Vit D Lowers Blood Sugar And Reduces Fat In Indian Women: Study Published in Nature

A new study (PREVENT-WIN Trial) published in the scientific journal Nature (published 14 Jan 2020) shows that Vitamin D consumption can help reduce fat and blood sugar in obese and pre-diabetic women who suffer from its deficiency. The study was jointly conducted by the All India Institute of Medical Sciences (AIIMS) and the Diabetes Foundation of India. It also reflects on the rise in Vitamin D deficiency cases, especially in the Indian subcontinent.


The study included 121 overweight/obese females aged 20–60 years who had prediabetes. Prediabetes is one of the phases between normal sugar levels to hyperglycemia.


Vitamin D deficiency is increasingly recognised as a global health problem. Data from Indian subcontinent show high prevalence of vitamin D deficiency. Although not much comparative data are available, one study shows lower blood Vitamin D levels in South Asians than White caucasians (1). Specifically, in India, prevalence of vitamin D deficiency is high (94%) in urban areas primarily because of poor exposure to sunlight on account of urbanization, mechanization and office-based jobs (2). Recent data show that vitamin D deficiency is common even in rural areas of India despite high degree of sun exposure (3).

Lower Vitamin D Levels Associated With Higher Fasting Blood Glucose Levels

The study shows that lower Vitamin D levels are associated with higher fasting blood glucose levels. Therefore, the researchers are of the view that further studies are needed in Asian Indian women with prediabetes to evaluate if diabetes could be altogether prevented.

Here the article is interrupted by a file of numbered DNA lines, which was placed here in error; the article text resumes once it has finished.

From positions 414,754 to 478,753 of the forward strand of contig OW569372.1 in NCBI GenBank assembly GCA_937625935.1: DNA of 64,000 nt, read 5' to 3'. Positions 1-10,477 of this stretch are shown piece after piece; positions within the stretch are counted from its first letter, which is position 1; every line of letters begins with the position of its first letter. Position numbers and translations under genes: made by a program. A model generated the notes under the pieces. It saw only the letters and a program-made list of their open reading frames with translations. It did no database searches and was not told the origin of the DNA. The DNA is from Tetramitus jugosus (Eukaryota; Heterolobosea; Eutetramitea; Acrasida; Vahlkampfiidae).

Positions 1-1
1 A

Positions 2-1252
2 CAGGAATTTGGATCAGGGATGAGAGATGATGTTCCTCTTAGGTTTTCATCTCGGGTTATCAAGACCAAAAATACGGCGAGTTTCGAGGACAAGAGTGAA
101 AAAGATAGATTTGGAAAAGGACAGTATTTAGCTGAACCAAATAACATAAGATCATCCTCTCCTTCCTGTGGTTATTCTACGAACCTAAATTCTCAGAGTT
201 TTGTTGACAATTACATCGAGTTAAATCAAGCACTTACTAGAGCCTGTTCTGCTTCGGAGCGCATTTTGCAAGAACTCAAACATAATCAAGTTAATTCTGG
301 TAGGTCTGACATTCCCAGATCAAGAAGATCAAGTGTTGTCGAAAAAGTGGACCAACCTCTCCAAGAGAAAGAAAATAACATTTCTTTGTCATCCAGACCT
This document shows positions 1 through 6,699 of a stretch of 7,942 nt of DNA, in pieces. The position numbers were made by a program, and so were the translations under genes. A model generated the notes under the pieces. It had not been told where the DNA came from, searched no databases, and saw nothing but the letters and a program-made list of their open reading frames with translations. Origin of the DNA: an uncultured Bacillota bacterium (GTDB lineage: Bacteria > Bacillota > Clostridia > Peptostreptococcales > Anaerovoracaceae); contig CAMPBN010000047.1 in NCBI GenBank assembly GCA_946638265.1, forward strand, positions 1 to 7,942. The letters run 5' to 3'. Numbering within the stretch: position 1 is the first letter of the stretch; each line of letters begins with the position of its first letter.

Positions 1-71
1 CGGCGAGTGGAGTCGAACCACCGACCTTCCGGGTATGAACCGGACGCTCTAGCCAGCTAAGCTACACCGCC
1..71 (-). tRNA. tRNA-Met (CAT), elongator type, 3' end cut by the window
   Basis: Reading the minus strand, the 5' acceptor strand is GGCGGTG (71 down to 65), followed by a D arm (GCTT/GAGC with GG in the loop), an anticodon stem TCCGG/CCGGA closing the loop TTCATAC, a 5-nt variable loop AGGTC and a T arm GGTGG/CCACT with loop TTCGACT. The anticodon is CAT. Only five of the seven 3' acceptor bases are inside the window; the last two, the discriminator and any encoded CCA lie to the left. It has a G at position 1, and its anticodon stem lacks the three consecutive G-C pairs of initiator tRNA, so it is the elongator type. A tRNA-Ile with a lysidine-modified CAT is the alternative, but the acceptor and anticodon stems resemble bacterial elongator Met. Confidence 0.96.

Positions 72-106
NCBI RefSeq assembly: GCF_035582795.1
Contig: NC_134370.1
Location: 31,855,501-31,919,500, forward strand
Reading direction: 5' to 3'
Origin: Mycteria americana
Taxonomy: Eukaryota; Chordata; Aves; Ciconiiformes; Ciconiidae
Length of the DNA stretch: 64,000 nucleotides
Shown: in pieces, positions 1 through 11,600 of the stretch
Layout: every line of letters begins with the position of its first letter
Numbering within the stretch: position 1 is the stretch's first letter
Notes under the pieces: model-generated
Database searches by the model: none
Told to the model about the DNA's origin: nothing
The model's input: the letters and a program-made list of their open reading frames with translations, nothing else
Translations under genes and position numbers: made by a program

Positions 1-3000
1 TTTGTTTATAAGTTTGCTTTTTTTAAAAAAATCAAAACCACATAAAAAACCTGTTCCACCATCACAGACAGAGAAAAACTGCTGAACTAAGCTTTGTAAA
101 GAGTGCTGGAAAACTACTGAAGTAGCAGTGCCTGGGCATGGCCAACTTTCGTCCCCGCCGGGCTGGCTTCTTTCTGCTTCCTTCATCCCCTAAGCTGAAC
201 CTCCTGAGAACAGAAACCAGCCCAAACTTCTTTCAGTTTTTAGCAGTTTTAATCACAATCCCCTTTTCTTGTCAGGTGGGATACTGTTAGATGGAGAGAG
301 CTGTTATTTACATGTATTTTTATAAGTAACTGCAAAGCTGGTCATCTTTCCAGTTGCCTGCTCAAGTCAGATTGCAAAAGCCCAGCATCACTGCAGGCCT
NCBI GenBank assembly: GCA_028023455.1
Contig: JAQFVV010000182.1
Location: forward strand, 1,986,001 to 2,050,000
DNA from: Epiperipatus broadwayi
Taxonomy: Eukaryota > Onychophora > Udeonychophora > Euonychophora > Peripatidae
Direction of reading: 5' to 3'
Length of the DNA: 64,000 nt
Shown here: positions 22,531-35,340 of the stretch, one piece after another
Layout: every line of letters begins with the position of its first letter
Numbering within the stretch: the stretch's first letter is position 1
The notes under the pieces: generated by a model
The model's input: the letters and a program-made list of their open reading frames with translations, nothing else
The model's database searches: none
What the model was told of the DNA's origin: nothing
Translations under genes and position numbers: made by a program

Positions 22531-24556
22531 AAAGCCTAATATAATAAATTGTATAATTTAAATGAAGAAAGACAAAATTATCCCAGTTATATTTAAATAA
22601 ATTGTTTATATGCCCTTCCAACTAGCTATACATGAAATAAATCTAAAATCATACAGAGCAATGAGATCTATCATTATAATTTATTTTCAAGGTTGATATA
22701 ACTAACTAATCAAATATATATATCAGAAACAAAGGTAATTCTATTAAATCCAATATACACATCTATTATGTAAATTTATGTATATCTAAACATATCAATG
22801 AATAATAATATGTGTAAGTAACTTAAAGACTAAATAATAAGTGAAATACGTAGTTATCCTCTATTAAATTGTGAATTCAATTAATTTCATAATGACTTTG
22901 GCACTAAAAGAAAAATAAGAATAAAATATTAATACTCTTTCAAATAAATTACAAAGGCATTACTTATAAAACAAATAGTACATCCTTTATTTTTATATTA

The researchers in the current study hypothesized that Asian Indian women might be benefited from the intake of Vitamin D, as it can lead to a decrease in glycemia and reversal of prediabetes to normal glucose regulation, along with improvement in insulin sensitivity and body composition. The study included overweight/obese females aged 20–60 years who had prediabetes. Prediabetes is one of the phases between normal sugar levels to hyperglycemia. So this phase can be used to intervene and achieve normal glucose levels. Not only this study, but several other studies worldwide have shown that Vitamin D is linked with insulin resistance, metabolic syndrome, and diabetes.

Urbanization Resulting In Vitamin D Deficiency

According to the study, around 94 percent of people in urban India are Vitamin D deficient. This is because of the rapidly growing urbanization which is limiting people’s exposure to everyday sunlight. However, even high exposure to sunlight doesn’t show good results when it comes to Vitamin D composition in the body, as it is even common among in rural India.

Higher Odds Of Vitamin D Deficiency In Indian Women

Indian women have been shown at a higher risk of developing Vitamin D deficiency than European women. It is suggested that this may be because of the traditional clothing and also limited outbound movements because of social stigmas. According to the recently conducted study on women in New Delhi, the marked prevalence of vitamin D deficiency (94.5%; 68.6% deficiency and 25.9% insufficiency in urban and 90.8% in rural areas) was observed.


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